During many years of experience in the training and education industry, I have identified some critical areas where trainers are likely to underperform or even fail. One of those areas related to trainer’s job is the development and use of Session Plans. The required systematic approach to the production of Session Plans it is a concern for Training Managers, Director of Studies and Head trainers.
What is more, ASQA and the State Training Authorities auditing reports analysis show an important trend in RTOs non-compliance because of poor quality or not existing Sessions Plans.
Trying to put some light into this task, I have extracted some concepts brilliantly explained by Lawlor in her book Training in Australia.
As the name suggests, session plans are a plan for specific sessions. Once the training program document has been designed and the program has been developed, you will need to plan out the specific sessions within the program if they are to be presented in face-to-face delivery mode.
A session plan is a blueprint for the conduct of the session. It sets the direction, specifies what has to be done, in what sequence and with what aids, resources and equipment. The trainer should be able to conduct the session without any further assistance if the session plan is developed properly.
Session plans should be used to provide a guide to the time allowed for activities, the aids to be used, when to give out handouts and when to turn to specific pages in learner workbooks. They let the trainers know when to show overhead transparencies, when to ask questions, when to commence exercises, when to use what training methods and when to conclude. Session plans help trainers to prepare for the session. They can also act as a checklist for training aids, materials, equipment and resources.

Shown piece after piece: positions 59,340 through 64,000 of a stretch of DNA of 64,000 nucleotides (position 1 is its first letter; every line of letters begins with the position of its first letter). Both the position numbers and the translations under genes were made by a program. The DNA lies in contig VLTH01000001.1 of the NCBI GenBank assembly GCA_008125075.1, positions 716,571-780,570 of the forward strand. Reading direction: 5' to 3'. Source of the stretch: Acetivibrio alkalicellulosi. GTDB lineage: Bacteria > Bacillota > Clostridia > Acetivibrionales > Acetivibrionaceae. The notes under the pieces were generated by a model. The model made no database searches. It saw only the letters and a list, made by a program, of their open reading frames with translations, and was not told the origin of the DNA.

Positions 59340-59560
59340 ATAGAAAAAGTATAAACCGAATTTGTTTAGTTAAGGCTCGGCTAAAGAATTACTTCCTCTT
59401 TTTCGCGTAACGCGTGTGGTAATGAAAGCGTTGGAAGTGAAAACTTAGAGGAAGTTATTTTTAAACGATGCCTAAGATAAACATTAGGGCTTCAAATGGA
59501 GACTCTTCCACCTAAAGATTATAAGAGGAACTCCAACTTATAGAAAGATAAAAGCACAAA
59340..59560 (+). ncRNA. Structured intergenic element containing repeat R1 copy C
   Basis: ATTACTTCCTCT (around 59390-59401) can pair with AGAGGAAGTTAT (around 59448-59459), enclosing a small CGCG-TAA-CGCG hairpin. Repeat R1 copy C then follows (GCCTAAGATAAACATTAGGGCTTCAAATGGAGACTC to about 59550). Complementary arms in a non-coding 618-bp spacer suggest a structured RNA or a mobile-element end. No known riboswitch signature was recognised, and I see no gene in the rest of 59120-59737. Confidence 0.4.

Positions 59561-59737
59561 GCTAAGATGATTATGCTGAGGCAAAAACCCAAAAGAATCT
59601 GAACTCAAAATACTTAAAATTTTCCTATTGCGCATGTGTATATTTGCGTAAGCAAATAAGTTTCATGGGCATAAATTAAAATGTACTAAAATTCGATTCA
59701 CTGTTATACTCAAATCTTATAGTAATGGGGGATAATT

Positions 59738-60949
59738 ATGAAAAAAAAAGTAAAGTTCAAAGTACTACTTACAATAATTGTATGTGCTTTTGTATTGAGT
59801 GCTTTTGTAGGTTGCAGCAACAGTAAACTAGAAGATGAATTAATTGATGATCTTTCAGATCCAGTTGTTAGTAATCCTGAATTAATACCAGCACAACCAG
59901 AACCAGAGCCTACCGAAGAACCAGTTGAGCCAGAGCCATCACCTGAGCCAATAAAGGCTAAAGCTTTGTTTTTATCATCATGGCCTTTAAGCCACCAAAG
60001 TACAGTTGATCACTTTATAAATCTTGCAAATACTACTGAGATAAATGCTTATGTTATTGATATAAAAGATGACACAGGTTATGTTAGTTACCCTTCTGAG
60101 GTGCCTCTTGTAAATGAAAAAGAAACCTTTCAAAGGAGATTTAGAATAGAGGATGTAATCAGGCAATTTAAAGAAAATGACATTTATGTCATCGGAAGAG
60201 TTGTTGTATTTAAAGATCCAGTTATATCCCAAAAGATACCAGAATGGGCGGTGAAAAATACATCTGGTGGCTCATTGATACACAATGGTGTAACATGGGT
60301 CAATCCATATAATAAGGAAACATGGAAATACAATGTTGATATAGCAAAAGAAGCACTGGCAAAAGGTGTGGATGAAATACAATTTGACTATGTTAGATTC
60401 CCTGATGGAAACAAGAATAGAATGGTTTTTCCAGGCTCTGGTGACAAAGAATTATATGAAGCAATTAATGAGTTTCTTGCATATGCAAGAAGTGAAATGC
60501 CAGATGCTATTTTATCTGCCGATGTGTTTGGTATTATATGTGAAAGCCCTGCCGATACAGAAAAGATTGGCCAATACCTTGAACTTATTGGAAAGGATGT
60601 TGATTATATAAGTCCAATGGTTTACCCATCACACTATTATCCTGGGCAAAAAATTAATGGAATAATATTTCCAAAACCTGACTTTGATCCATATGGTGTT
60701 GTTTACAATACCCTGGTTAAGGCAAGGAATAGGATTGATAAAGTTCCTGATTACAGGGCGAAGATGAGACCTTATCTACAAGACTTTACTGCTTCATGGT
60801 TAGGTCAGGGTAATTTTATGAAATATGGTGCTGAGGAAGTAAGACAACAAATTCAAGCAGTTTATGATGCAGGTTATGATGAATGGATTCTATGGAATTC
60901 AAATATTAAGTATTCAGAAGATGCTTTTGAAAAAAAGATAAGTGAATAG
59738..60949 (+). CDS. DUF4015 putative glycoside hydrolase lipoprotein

However, they are not cast in concrete and if you feel a need to digress from the session plan and you have a reason to do so, then you should. Skilful trainers are flexible ones!
It is not possible or reasonable to expect trainers to hold all this information in their head. If there was no session plan trainers might go in all directions, providing a whole range of experiences for the learners but without meeting the learning outcomes of the program. The session plan keeps the training on track by keeping the trainer on track. Session plans also help other trainers to present the course with some consistency.
While trainers will always bring their own personalities to the training session, the session plan helps other trainers to present a course which is the same in content and outcomes as any other trainer.
A session plan can be divided into a number of components. The most common are outcomes, content, timing, aids required, learner activity and the delivery method to be used. These are explained in following Table.
Specific learning outcomes for the session written in the usual format and developed from the competency standards applicable to the program.
The main points of the content to be covered in the session, including keywords, key questions to ask and the logical order of the presentation of the content
Provides an estimate of how long it will take to work through the content, exercises and activities in the session. Lets trainers know if they are on time or behind time. This always happens as groups are different from each other. An estimate allows you to increase or slow the pace.
Each of the training materials or aids required is listed in the session plan according to the time and order in which the trainer needs to use them
Lists the activities learners will be engaged in during the session such as practice, discussion exercise, outdoor exercise and so on
This component indicates to the trainer what delivery methods to use for what outcome. Any instructions on the use of these methods are also included in this section
In the delivery of training all steps of the training system are combined to produce an active process which learners go through and which is designed to produce change in them. In reality that change can be minimal if the delivery of the training is not done professionally. There is much more to delivering training than standing in front of a group of people, showing overhead transparencies and handing out materials.
The delivery of training requires techniques by the trainer in presenting, facilitating and managing learning, communicating, providing feedback and interacting. The trainer needs a large range of communication skills, emotional intelligence and interpersonal skills, as well as understanding of adult learning principles and skill in using training methods